Unlocking My Daughter’s World.


Anyone with a child on the autism spectrum will hear this statement at least once in their lives.  “But (s)he looks so normal!”

I see it every day.  People try to fit things into neat, tidy little boxes and most times, it just is not going to work.  I hear it and say it daily.  If you have met one child with autism, you have met 1 child with autism.

It had been a long journey for my family.  We knew very early on that my Ninja Turtle was never going to fit into that neat little box that everyone always tried to stuff her into.  She moved to the beat of her own drum, even as an infant.  After 3 years, the doctors finally listened, and at 3 and a half years old, the verdict was in.  Autism.

I see a lot of parents who feel crushed when they get that diagnosis.  The feel it as a blow.  Many are in denial.  My husband and I just asked, okay, what comes next.  We really didn’t have the shock that we see in a lot of our peers.  We didn’t view it as a loss.  Maybe that means there is something wrong with us.  Maybe we accepted what we were told too easily.  Who knows.  For me, it was about not wasting time or energy on things that cannot be changed.

Let me get this out there now.  I am not in the camp that believes autism is caused by vaccines.  I do not buy into the myriad of “causes” that crop up in the news.  For us, it just is.  I am not going to waste time getting caught up in the what if’s when I could spend that time learning with my child.

Every day with Ninja Turtle is a learning experience.  Every day brings something new.  Some new little nuance or idea or focus that comes into play.  Because she is always learning.  She is always growing. Oh, and she remembers EVERYTHING.

I find it amusingly fitting that her favorite pastime is doing puzzles.  And I find it even more amusing that she completes the simple ones for her age group in literally seconds.  Sure, she still can’t quite get the concept of telling us she needs to go potty BEFORE the pullup needs changed, but she can complete a 24 piece puzzle in under a minute.  And then takes it apart and does it again.  And again.  And again.

Rather than focusing on trying to fit my daughter into the neat little box that the world has created for her, we spend our time trying to stretch that box to fit the shape of her world.

We learn as we go and every day is different.  What works today may not tomorrow, and the tricks from yesterday are no longer as effective as they used to be. Summer has been a challenge.  Try as I may, I am not able to replicate a classroom structure for her, especially when on any given day, there are 1-3 other children in my house.  But you know what, that is okay.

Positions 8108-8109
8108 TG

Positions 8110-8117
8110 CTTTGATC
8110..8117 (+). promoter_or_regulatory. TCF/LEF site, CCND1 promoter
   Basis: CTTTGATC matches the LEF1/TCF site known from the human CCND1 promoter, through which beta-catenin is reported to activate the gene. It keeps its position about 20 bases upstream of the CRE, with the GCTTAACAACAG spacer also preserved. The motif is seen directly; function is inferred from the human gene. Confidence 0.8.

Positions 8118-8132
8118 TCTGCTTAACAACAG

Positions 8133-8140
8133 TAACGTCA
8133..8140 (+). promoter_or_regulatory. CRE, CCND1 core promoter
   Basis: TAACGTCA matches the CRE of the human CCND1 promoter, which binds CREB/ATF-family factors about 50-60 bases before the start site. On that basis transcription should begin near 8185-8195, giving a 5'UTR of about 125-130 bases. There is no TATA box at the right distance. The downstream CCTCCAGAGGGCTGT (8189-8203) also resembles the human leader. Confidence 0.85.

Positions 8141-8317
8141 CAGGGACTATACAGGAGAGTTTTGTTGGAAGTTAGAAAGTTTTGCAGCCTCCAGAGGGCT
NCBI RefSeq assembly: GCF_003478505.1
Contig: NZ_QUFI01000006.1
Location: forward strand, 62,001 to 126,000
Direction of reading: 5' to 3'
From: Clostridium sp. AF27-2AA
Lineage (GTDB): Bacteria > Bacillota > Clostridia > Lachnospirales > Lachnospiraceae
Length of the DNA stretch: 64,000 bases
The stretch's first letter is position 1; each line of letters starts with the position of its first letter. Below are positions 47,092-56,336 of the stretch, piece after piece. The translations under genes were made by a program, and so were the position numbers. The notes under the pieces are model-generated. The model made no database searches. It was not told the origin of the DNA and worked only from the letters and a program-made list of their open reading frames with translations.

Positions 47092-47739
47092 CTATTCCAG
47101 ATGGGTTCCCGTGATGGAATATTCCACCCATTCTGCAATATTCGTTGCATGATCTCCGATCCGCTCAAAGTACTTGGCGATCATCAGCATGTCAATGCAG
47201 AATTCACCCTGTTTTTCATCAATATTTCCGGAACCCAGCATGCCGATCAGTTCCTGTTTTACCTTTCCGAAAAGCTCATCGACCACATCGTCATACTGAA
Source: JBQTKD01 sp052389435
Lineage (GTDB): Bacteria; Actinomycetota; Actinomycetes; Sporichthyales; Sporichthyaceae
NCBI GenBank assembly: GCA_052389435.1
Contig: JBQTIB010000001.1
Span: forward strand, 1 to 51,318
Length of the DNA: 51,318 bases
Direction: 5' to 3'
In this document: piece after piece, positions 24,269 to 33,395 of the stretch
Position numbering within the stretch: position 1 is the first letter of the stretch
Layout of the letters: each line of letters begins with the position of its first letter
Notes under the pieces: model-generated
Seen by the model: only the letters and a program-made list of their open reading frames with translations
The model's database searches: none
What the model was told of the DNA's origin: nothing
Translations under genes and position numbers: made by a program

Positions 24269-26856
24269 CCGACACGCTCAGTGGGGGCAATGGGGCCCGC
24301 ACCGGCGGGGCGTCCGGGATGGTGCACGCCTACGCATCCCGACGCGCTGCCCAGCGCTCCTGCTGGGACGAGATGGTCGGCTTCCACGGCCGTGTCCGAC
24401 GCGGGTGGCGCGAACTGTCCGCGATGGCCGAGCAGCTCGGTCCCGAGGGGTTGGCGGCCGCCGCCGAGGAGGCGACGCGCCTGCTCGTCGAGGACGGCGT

The biggest challenge we have faced as a family is learning to balance.  I have two children who do not have autism, and one who does.  Parents of special needs children will tell you it can be easy to become so focused on the child that needs you more.  We try every day (and sometimes, we probably fail) to make sure that all of our children know that they are loved.  We find time for each of them.  Some days, that is easier said than done.

Ironically, the biggest step to that has been the family meal.

Dinner in my house used to be grab a plate and squat where you can find space.  Recently, we made a concerted effort to clear the table and sit and eat as a family.  Picture it.

A stay at home dad who takes on a large number of the household responsibilities;

A workaholic mom who spends 12+ hours a day making the pittance that keeps us afloat;

An 11 year old boy who is teetering on the edge between child and teen, trying to find his place;

An 8 year old girl who has had more roller coasters in her life in the last year than Busch Gardens

And the almost 4 year old Ninja Turtle who doesn’t do change. At all.  Ever.

You got the picture?

Okay, so now, dad thought if we are doing a family meal, we might start the meal with a prayer, something simple, thanking God for the meal before us since we know many who will go without a meal today.

Now imagine the shock when, after hearing a fairly simple (to some of us” prayer of “God is great, God is good,  Let us thank Him for this food” only once, Ninja Turtle has now taken it upon herself to say that prayer every time we sit down to eat!

Do you know what her older brother and sister did when they heard her say it for the first time (which was only the third night the prayer was said in our house)?  They made a HUGE deal out of it.  They applauded her.  They have lifted her up and reveled in what makes her who she is.

We try daily to learn to be a part of her world, instead of trying to make her fit into ours.  Try it.  You might be surprised.

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